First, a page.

Cancer clinics use irrational fear to trick women into unnecessary mastectomies
But this increasingly common procedure, known as a contralateral prophylactic mastectomy (CPM), has proven to be more fear-based than anything, as expert analysis shows that CPM does basically nothing to increase a woman’s chances of survival.
Yet, despite its failure to stack up scientifically, the CPM procedure somehow continues to grow in popularity, an anomalous phenomenon that a new study recently published in the journal Annals of Internal Medicine suggests might be the cancer industry’s fault. Researchers from the Dana-Farber Cancer Institute in Boston found that many women simply have a false understanding of what CPM can do for them, which is a direct result of the cancer industry overstating its alleged benefits and understating its many risks.
The study, which was led by Shoshana Rosenberg, Sc.D., M.P.H., from Dana-Farber’s Susan F. Smith Center for Women’s Cancers, included analysis of survey data collected from 123 women under the age of 40 who had decided to undergo the CPM procedure. Each of these women only had detected cancer in one of her breasts prior to getting both of them removed, and most of them did not have a so-called “genetic predisposition” to breast cancer, which is alleged to be the only potential legitimate application of CPM.
For the survey, each woman was asked why she opted for the CPM procedure in the first place and what she knew about it prior to giving her informed consent to have it done. Each woman’s understanding of the risks and benefits of CPM was also assessed, as were individual levels of satisfaction with the procedure after it was completed.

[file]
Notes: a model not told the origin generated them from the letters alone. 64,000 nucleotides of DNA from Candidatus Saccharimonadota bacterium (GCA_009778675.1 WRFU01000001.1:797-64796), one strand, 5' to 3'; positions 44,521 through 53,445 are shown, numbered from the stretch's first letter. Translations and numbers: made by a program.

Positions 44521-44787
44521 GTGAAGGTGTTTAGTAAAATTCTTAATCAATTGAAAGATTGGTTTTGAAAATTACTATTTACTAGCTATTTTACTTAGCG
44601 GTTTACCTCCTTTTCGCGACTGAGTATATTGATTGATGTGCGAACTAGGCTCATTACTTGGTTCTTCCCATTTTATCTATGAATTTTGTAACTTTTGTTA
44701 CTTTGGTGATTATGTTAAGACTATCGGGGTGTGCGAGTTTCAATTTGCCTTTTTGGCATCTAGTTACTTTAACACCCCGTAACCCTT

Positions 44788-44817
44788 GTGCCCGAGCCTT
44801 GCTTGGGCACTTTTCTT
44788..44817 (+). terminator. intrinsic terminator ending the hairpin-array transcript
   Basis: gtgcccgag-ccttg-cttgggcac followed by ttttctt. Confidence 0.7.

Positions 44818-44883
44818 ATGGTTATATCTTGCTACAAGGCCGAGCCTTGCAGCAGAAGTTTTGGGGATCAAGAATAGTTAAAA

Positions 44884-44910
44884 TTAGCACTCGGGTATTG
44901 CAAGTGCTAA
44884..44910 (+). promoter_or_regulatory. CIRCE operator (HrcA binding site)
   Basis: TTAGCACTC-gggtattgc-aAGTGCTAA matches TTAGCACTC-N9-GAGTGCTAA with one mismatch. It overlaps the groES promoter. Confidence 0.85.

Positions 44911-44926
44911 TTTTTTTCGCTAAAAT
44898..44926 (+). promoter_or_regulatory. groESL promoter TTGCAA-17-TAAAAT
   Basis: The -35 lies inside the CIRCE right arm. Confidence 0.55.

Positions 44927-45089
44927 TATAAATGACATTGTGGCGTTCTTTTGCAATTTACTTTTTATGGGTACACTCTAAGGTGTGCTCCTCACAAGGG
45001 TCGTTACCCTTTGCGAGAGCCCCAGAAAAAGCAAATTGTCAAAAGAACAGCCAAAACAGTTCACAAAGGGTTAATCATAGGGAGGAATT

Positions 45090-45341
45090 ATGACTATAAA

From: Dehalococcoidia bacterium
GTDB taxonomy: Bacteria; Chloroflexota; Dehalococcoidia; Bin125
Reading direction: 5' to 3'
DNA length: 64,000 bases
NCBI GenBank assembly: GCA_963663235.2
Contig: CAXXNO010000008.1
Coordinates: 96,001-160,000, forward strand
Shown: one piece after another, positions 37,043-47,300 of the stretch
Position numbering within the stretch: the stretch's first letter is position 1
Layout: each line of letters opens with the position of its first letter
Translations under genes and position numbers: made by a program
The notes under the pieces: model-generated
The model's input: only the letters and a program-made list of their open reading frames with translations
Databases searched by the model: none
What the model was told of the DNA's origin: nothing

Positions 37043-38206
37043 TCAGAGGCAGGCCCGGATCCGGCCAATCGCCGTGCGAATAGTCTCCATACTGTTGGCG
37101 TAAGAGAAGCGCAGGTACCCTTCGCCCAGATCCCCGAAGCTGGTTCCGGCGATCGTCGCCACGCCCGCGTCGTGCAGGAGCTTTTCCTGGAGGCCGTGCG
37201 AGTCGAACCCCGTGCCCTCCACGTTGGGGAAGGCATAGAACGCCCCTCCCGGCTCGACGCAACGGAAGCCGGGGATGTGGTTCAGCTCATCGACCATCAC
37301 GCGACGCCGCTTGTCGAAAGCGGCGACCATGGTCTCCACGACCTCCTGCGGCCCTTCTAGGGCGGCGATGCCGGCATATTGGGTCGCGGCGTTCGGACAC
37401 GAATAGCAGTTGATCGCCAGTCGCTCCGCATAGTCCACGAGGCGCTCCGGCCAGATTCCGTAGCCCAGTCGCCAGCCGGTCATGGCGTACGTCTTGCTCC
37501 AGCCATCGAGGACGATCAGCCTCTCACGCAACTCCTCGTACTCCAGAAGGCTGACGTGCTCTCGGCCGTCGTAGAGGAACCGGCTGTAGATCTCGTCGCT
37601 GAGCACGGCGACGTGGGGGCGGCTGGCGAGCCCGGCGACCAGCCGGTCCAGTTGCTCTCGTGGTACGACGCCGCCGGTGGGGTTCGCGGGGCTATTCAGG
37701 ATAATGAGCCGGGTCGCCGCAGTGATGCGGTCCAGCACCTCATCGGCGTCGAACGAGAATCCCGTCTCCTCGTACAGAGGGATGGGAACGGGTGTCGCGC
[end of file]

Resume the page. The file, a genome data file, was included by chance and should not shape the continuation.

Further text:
Cancer industry myths driving many women to have their breasts needlessly removed
Not surprisingly, most of the women responded to the survey indicating that they chose CPM, because they thought that it would help improve their chances of survival by preventing cancer in the one breast from spreading. Even though this is not actually the case, and many of the women admitted their awareness of this fact, they all still went ahead with the procedure anyway.
As it turns out, there was an overall misunderstanding of the science behind CPM among virtually all participating women. All the women indicated an unrealistic understanding of the benefits of the procedure that minimized its many risks, which include severe disfigurement. There was also a collective misunderstanding of the success rate of the CPM procedure, which was inflated in the women’s minds by a factor of five.
While science dictates that as little as two percent of all women diagnosed with breast cancer can expect to derive any benefit whatsoever from the CPM procedure, the women who participated in the study falsely believed this figure to be ten percent. Many of them also had impractical notions about what their breasts would look like after the procedure — a shocking 42 percent of the women indicated that their sense of sexuality was damaged following the procedure.
“Our findings underscore how important it is that doctors effectively communicate the risks and benefits of CPM to women,” says Rosenberg, adding that “anxiety and fear of recurrence” are the most probable drivers behind this increasing trend. “We need to be sure that women are making informed decisions, supported decisions, based on an accurate understanding of the pros and cons of the procedure, and in a setting where anxiety and concerns can be addressed.”
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